Skip to comments.B-17 Bomber Bound For Indiana Crashes
Posted on 06/13/2011 10:54:02 AM PDT by FunkyZero
OSWEGO, Ill. -- A B-17 bomber that dates to World War II crashed and burned in a cornfield outside Chicago on Monday as it was headed to Indiana. Federal Aviation Administration spokeswoman Elizabeth Isham Cory said aviation officials believe the seven people on board the plane escaped uninjured.
(Excerpt) Read more at theindychannel.com ...
So it wasn't one of the new ones.
In addition to KIA and wounded, they are probably counting POW’s in the “losses.” The Marines didn’t have many POW’s in the Pacific. But if you figure the average number of planes on a mission, the number of crew per plane, and the percentage of aircraft lost per mission, over time it adds up. Not to mention the killed and wounded on the planes that made it back to England.
Was this plane part of the Confederate Air force?? In anyt case it is such a terrible shame to see even one of these magnificent warbirds lost. From the looks of it there is little left to salvage...
>>I took my son to see Aluminum Overcast that was visiting Seattle over the Memorial Day Weekend.<<
I was at an estate sale and heard that thing fly over. I said to my wife (also a plane buff), “That sounds like a B-17.”
And it was...
Glad I took the kids to see/tour a B-17 and B-24 last summer at the Oxford (CT) airport. Worth it!
Somebody once did a calculation as to how many resources were diverted from the US Army by the Strategic Bombing Campaign against Germany. It was astounding how many more troops & equipment could have been fielded. Of course a lot of the equipment the US did produce was being used to equip the Soviets and the Free French Army, so really it was a question of where all the highly-skilled manpower went.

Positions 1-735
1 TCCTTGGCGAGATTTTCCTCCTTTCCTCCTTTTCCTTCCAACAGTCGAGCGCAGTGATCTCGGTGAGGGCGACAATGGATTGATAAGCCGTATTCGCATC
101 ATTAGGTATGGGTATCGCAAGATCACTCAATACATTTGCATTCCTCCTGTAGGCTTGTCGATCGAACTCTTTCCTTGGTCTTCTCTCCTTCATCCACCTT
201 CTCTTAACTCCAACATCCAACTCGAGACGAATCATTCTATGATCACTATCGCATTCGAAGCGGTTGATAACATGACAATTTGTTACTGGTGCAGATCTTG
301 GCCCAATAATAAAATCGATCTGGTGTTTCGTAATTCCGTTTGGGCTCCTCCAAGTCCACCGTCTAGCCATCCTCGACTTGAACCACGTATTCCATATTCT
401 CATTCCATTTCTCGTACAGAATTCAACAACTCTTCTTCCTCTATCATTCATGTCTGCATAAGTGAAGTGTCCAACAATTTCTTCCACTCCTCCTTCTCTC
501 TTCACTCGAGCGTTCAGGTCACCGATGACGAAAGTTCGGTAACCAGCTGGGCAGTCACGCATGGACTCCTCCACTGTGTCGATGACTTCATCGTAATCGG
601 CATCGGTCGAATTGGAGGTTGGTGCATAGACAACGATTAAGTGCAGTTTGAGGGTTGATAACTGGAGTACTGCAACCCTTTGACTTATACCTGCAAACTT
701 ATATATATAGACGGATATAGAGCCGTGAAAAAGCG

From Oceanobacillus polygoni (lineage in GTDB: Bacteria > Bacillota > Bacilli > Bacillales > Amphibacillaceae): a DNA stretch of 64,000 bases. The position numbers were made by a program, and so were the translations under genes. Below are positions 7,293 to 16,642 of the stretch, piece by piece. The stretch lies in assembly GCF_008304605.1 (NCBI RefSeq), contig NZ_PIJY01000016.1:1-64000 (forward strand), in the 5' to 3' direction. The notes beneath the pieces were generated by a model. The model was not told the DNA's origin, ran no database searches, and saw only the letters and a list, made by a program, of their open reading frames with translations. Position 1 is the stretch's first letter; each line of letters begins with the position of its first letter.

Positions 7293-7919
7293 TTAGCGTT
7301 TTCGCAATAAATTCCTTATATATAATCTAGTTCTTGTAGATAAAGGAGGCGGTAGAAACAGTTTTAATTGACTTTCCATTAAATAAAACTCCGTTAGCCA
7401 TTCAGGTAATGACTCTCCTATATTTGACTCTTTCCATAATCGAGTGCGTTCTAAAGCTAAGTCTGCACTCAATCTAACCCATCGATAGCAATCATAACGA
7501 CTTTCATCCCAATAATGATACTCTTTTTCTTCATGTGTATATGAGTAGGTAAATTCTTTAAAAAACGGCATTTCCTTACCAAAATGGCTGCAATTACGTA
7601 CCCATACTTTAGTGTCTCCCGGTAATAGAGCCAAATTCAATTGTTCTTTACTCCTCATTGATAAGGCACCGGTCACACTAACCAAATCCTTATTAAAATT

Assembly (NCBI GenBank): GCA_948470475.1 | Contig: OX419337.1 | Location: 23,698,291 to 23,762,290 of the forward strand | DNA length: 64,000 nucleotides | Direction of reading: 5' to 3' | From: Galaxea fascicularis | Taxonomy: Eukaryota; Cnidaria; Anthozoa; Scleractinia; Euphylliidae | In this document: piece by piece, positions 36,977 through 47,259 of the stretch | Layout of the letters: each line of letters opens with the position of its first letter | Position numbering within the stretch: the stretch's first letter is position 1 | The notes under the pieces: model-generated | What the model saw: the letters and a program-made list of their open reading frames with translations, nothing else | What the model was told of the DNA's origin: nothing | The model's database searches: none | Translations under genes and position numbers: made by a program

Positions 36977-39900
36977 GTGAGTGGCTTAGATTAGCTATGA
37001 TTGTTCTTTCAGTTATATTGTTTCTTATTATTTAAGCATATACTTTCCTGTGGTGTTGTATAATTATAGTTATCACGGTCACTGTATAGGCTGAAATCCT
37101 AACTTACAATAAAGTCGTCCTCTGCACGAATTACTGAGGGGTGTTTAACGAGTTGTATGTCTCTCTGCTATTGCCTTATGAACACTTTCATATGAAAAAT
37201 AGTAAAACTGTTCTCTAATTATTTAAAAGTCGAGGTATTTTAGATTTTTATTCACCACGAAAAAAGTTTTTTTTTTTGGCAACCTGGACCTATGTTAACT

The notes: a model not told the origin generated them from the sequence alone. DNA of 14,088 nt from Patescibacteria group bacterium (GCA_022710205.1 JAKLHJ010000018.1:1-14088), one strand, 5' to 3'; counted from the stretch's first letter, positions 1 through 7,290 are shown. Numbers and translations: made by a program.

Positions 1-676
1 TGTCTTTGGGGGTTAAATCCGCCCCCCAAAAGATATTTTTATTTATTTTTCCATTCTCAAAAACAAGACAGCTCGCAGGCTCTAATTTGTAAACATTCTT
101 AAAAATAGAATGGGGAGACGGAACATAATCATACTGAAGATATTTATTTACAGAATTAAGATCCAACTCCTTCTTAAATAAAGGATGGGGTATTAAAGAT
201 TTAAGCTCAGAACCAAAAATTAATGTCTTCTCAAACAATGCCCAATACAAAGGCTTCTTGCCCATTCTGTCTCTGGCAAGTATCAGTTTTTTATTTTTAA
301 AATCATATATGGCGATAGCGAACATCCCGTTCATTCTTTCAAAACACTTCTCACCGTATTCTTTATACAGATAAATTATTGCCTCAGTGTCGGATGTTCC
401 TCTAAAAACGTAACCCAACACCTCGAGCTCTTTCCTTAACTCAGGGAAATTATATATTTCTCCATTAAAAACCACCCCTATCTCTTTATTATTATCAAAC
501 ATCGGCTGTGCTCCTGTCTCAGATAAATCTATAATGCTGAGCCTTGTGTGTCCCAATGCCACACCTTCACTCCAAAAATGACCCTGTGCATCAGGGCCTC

How would anyone be able to tell?
Probably hit by stray shots from an Amish drive-by on the South Side.
Per The Mighty Eighth Air Force museum: The 8th AF suffered one-half of the U.S. Army Air Forces casualties in World War II (47,000-plus casualties with more than 26,000 deaths). The Eighths personnel also earned 17 Medals of Honor, 220 Distinguished Service Crosses, 850 Silver Stars, 7,000 Purple Hearts 46,000 Air Medals.
By the way, in the Schweinfurt-Regensberg raid of August 1943, the 8th Air Force lost the equivalent of a whole battalion of (600)men in one day.
I hope it wasn’t “Old Fuddy Duddy”. It’s a shame to lose any of them, but Fuddy Duddy was a favorite at WWII vintage airshows.
They were offering flights on this plane at the upcoming air show. Lucky the crash didn’t happen with paying customer aboard. That would have just added to the tragedy.
My dad served as a waist guner on a B17 during WWII.
I never got to see that one.
But I did get to see “Nine O Nine”.
Thank you for the link. I think. Such a loss and it’s awful to see.
I actually flew on the “Nine O Nine” a few years ago when they were in Norwood Ma.
It was a once in a lifetime experience.
I haven’t gotten to fly on one yet.
But I did get to climb through them while on the ground.
I was amazed at how little space there is on those things!
Oh no. I’ve seen Liberty Belle several times. She was a majestic bird. Not many of her kind left. Every one lost is a piece of history gone.
My missus is 5’1” and she was quite comfortable inside Nine O Nine.
I’m only four inches taller and I smacked my head.
He never talked about it until he was quite elderly. Just came home, went back to work and raised his family. He rests with the thousands of his brothers in arms in Arlington National Cemetery.